Detroit – Backup catcher.
Alex Avila can't quite get both his arms around that concept just yet.
"I don't know if that's the right way to put it," he said. "I guess you get labeled a backup by the amount of playing time you get, but that's not so much up to me as it is to the other organizations that may think I can help their team next season."
Avila, the Tigers' primary catcher since 2010, certainly understands he has lost his starting role to rookie James McCann. Since coming off the DL with a knee injury on July 3, he has filled in at first base when Miguel Cabrera was injured. He has started just three of the last 18 games at catcher.
Going back further, he's started eight games behind the plate since July 10.
Meanwhile, McCann is hitting .276 and playing well beyond his years (25) behind the plate.
"Everybody is going to go through this," Avila said. "Nothing lasts forever. Mac's been doing a great job and between injuries and play, that's what happens in baseball. Everybody at some point goes through it.
"We'll see at the end of the year where my career transitions – whether I'm a platoon backup guy or how that plays out. For right now, every time I am in the lineup, just play hard and see what happens."
The timing of it stinks for Avila. He will be a free agent this offseason. Given his history of concussions (which have not been an issue this season), the knee issues that impacted him before and after he went on the DL for two months, and now the sporadic playing time, he has no idea what his value will be on the open market.
"Playing time is the most important thing, in my mind," he said when asked what he will be looking for in free agency. "I would love to have as many opportunities as possible. I would love to come back to Detroit. But it's probably going to be in more of a backup role.
"With Mac being right-handed and myself being left-handed, I mean, that's the type of player you want to sign to back up McCann. Someone like myself. Then again, there's a lot of other teams looking for that type of player."
That is partly why he's not ready to label himself a backup catcher. He would like to see how he's viewed by other teams.
"I don't know what my role would be going into next year," he said. "That's dependent more on what other teams see me as than what I see myself as."
His reputation as a first-rate defensive catcher and handler of pitchers remains intact. His effectiveness as a team leader has not dissipated with the lack of playing time. Which is why it wasn't an easy decision for manager Brad Ausmus to relegate Avila to backup status.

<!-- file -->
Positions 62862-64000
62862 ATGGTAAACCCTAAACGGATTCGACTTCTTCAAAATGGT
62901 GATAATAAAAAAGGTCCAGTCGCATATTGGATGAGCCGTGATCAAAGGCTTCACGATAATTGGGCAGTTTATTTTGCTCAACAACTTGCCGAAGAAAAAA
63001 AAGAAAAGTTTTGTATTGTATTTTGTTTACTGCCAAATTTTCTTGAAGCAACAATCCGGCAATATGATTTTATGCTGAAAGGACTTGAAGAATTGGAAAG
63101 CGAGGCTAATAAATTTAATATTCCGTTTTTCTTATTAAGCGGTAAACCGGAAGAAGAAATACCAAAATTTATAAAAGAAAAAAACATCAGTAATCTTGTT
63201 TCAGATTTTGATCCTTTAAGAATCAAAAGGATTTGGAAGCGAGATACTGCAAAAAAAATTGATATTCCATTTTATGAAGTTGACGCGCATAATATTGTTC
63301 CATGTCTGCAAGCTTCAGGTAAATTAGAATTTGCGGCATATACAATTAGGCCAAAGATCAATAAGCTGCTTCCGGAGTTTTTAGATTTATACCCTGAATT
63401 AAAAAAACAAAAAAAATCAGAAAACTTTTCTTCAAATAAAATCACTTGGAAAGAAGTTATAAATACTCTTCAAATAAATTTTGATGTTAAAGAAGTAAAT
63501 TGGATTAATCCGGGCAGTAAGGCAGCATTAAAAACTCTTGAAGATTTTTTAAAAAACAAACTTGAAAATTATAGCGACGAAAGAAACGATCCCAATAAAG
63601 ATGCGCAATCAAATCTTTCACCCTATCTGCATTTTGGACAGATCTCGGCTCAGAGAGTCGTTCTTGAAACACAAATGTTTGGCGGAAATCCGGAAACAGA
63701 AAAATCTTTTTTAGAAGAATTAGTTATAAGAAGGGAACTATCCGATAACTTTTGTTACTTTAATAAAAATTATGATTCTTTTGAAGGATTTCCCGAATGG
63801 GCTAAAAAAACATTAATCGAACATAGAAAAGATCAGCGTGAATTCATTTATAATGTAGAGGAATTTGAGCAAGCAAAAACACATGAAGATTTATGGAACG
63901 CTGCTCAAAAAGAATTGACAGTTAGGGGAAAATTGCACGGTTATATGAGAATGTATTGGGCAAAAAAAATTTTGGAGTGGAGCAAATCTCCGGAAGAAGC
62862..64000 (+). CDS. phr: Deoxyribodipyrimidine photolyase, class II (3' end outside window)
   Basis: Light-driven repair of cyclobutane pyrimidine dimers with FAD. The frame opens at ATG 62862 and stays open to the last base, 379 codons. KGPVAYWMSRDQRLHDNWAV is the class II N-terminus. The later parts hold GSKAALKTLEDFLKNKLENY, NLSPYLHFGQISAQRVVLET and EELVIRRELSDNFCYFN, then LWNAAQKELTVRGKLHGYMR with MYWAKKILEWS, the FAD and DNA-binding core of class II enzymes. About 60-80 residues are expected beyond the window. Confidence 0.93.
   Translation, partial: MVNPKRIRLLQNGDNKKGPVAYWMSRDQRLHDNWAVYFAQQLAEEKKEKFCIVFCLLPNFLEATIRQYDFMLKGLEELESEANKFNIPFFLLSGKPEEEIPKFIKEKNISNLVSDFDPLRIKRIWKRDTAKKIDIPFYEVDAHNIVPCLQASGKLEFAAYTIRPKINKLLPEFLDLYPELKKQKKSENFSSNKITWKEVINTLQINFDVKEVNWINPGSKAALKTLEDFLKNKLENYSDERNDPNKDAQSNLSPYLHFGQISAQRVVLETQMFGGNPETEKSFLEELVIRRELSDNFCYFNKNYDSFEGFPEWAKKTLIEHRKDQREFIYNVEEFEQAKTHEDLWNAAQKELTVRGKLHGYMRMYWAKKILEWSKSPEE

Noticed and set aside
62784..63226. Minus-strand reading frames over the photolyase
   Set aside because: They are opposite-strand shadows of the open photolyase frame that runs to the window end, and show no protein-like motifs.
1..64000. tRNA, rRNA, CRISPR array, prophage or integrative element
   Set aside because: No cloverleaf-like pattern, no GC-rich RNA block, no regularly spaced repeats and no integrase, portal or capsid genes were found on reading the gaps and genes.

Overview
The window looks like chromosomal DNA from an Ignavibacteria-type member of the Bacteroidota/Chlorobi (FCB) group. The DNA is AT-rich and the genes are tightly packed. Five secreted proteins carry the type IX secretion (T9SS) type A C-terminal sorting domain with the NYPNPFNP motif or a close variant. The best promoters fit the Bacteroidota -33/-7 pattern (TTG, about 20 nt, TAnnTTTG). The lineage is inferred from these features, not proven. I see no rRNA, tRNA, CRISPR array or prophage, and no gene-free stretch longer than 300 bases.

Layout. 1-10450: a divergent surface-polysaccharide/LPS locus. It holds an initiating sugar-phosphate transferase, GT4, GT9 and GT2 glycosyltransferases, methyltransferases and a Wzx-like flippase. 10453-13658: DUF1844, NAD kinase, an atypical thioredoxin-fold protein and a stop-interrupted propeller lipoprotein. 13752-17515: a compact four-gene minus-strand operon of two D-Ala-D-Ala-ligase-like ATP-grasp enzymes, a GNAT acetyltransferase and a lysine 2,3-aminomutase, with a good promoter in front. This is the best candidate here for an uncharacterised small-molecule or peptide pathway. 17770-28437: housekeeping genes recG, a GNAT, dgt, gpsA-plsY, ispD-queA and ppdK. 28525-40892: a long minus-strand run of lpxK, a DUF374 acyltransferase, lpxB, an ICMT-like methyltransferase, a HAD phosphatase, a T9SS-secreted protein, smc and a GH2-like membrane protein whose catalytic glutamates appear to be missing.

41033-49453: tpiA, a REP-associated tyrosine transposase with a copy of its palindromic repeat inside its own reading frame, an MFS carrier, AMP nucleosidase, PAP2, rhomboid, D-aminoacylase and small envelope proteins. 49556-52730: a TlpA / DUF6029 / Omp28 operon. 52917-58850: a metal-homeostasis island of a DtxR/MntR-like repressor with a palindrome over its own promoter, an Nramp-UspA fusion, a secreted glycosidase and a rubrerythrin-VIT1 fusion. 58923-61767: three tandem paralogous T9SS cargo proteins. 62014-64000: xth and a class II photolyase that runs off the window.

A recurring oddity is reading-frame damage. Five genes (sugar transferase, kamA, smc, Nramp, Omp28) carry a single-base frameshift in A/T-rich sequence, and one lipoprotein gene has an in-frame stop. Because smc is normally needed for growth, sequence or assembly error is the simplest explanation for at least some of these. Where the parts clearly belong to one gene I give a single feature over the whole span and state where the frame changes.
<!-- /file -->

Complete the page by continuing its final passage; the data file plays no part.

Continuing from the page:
"It's certainly not something that I take lightly," Ausmus said. "Alex is a very thoughtful, intelligent player, and he'll still get some time behind the plate. I am sure it's not easy for him. He takes pride in what he does."
Try as he might, though, Avila hasn't been able to get right at the plate.
Since his All-Star season in 2011, his offensive production has steadily declined -- .297, .243, .227, .218 and now .173. He's always had good on-base numbers and occasional power, but he's fallen off in those areas, as well. His OPS from 2011 to now -- .895, .736, .693, .686, .570.
"I don't have an answer for you," he said. "There is nothing I can say that it's this or it's that. This was definitely not the way you plan it out, not in my mind when I left spring training. But baseball rarely goes the way you plan it. You just adjust to it.
"There's always a lot more factors than what you'd think that go into poor or good play."
He has struggled to find himself after the two-month layoff, he will concede that. But he won't use injuries as an excuse.
"They are not an excuse for anything," he said. "Players get injured all the time. Some guys come back from injuries and are able to pick up where they left off and other guys don't. It takes a little longer."
But he knows the Tigers, slipping out of playoff contention, don't have time to wait.
"Unfortunately for me, the situation we're in as a team doesn't bode well for me personally," Avila said. "There's nothing I can do but show up every day and play as hard as I can. There's nothing more to it and nothing less to it. Obviously it's not a situation I am used to, but you deal with it.
"There's nothing bad about it, nothing wrong about it. Just try to do what you can to help the team win."
ON DECK: CUBS
Series: Two games at Wrigley Field.
First pitch: 8:10 p.m. Tuesday-Wednesday.
TV/radio: Tuesday – FSD, MLBN, 1270, 97.1; Wednesday – FSD, ESPN, 1270, 97.1.
Probables: Tuesday – RHP Jason Hammel (6-5, 3.10) vs. RHP Anibal Sanchez (10-10, 4.95); Wednesday – LHP Jon Lester (8-8, 3.21) vs. LHP Daniel Norris (2-2, 4.24).
Hammel, Cubs: He’s won his last three starts, yielding just four runs in 15.1 innings. He’s been good at Wrigley, too. In 11 home starts he has a 3.03 ERA and a WHIP of 0.995. He throws mostly four-seam fastballs (91-93), two-seam sinkers and a wicked slider. Opponents are hitting under .200 against his slider this season.
Sanchez, Tigers: The Tigers have spent considerable time trying to figure out why Sanchez has been giving up so many home runs (a career-high 28 and nine in the last five starts). There is no particular pitch that’s hurting him more than others. Right-handers have hit 17, lefties 11. Middle of the order has hit 16, top and bottom 12. He’s given up 15 after falling behind in the count, 13 when he’s even or ahead in the count.